As published in the Express Woman Magazine October 17th 2010 as part of the Women In Leadership Series where Giselle Hudson and Dr. Marcia Reynolds explore the barriers that are still in the workplace and the world at large and help women confront their inner demons before they can find the peace they desperately seek. If they do this, their burdens can become joys and their restless spirits can become the passionate energy that helps them find, explore, and achieve their purposeful path.
Do you remember this (it was even part of a milk advertisement I believe) – ‘Good better best, never let it rest; till you make your good better, and your better best.’ This is all fine and dandy except how do we know what our best is? Have you ever been told that you’re not living out your full potential? Do you know what THAT is? Well, seeking the answer to these questions and striving to better whatever your last best was is what makes life interesting, exciting and worth living. We all need to practice raising the bar in our own lives in order to move forward, take next steps and grow. But how exactly do we do this consistently?
High jumpers literally raise the bar to challenge themselves to jump higher and higher. Not by feet at a time – but by inches – bit by bit. Every time a high jumper jumps they have to change. They are no longer the person jumping at X feet, they have to become the person capable of jumping at X feet Y inches. They have to recreate and rethink who they are. Their new goals cannot be based on what was done before. It is now based on perceptions of what is now possible.
If you want to raise the bar in your own life you must create a new model for yourself and set higher standards. We use the phrase “think out of the box” frequently but what does it really mean? It is used really to describe the process of getting out of old thought patterns into newer, more innovative thought patterns. To raise your own bar you must be willing to step outside yourself, and face your fears. You need to challenge yourself to not only think outside the box, but to live outside the box. This is not an intellectual exercise but one of application — applying and practicing all the principles that you have learned in all the motivational, team-building, seminars, and training sessions you’ve attended.
This saying is simple but true: ‘Water that stands still becomes stagnant and polluted because closed systems die.’ There’s a high when we set a goal and an even bigger high when we’ve achieved it but when we become afraid of not being able to repeat past performance then we become locked into a self-imposed box. You see this with the one hit wonders – one bestselling book, one hit song. If we wait on the world to tell us what is good and not good for us, if we get hooked on external approval we run a great risk of remaining stagnant and afraid to try anything new. Michael Jordan said that he failed a lot which made him so successful. Richard Branson had far more failures than successes but he really wasn’t waiting on the world to dictate what he should do first, second or third.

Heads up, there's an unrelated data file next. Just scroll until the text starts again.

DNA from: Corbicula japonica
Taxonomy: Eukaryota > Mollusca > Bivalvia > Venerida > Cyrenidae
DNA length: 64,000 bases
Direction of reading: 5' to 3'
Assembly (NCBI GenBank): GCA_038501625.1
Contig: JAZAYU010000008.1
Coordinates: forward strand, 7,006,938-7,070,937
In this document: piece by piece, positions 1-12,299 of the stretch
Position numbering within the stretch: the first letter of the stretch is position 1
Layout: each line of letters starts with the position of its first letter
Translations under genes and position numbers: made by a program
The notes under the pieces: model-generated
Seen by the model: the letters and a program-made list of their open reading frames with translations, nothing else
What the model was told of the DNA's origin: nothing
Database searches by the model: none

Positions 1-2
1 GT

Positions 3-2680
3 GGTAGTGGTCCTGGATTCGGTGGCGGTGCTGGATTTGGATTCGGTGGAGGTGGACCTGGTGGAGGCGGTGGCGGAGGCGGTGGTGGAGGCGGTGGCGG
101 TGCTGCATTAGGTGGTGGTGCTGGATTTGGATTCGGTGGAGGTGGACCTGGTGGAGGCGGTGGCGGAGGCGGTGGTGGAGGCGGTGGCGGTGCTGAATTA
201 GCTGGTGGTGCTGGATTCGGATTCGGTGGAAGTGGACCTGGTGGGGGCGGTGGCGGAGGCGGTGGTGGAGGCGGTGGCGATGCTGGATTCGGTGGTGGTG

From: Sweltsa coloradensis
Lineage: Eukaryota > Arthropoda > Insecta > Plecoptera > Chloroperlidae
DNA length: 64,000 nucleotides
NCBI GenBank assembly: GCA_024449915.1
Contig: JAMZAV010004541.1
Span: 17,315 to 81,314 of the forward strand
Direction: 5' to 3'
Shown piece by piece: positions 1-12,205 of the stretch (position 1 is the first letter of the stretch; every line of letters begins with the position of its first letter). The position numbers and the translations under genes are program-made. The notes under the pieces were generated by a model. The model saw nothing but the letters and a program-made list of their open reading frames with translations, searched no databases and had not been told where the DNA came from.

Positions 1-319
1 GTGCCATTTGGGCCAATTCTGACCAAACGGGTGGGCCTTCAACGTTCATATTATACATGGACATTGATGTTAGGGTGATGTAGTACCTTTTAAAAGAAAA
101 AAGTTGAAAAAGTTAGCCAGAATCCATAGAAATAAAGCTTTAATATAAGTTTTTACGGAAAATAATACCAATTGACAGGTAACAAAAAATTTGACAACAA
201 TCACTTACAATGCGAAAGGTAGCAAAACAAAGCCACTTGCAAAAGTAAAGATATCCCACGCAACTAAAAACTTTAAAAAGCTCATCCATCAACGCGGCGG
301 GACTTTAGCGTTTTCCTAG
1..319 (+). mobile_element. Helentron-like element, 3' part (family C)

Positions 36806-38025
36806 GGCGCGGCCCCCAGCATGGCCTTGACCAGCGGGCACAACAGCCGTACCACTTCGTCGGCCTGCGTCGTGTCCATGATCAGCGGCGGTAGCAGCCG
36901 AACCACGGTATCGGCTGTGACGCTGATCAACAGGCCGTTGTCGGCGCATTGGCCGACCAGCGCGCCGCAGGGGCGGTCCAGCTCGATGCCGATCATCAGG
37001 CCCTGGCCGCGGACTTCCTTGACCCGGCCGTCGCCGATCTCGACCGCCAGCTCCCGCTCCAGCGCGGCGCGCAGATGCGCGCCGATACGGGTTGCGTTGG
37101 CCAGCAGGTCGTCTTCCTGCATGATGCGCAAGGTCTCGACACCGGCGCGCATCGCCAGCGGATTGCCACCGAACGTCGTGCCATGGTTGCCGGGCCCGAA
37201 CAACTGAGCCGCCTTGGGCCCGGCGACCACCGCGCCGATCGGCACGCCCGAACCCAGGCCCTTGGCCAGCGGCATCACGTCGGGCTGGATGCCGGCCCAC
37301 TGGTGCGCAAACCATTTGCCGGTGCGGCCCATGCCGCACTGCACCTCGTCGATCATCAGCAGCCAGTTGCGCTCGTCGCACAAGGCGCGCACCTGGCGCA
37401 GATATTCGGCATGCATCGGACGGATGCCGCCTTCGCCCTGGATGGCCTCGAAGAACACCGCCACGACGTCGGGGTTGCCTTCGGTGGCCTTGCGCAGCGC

In raising our own bars, we must remember that we are bettering our last performance. Best for us should be about constant improvement not because we think we need to be fixed, but because we know deep within that there is so much more inside of us that we can offer the world. In a recent interview with JK Rowling Oprah was asking how she felt about bringing Harry Potter to a close. She in turn asked Oprah about winding up her show and completing her final season. I remember a similar question was asked of Elizabeth Gilbert about follow-up books after Eat, Pray and Love. The advice was simply “Stop thinking about how you’re going to top that…” Now this may seem counter to everything I’ve just said. But Oprah made an interesting point: She was only in control of her intentions. She had no idea how her show was going to evolve and the responses from viewers worldwide. And so I think that you have to manage what you’re focusing on to better yourself. If, for example, Oprah’s next venture doesn’t manifest as her show did does that mean that she got worse? The measurement of your bettering your last best remains a personal one and based on your values and the goals that you set for yourself.
If you’re not happy or not finding joy in your work, then perhaps “there’s something missing.” Sure, aspiring for the things that money can buy can be a driving force in our productive efforts. After all according to the rich businessman – “I’ve lived without money and I’ve lived with money and money certainly makes things easier”. Let’s face it — it’s great to not have to worry about paying the bills or buying something for your family or yourself. But ‘what’s missing’ is that feeling of challenge and stimulation while earning that money. It’s wonderful to have a sense of purpose, to push beyond the confines of your self-imposed box so that at the end of the day you can declare, “That was the greatest version of me today and I look forward to being better tomorrow!”
Giselle Hudson is a speaker, author, and master mind coach™, planting possibility seeds and unleashing the greatness in people who’ve never seen the greatness in themselves. If you want to learn more about the ideas written in this article or would like the FREE report “Standing at the Junction – How to Become your ‘Next’ Self”, send an email to firstname.lastname@example.org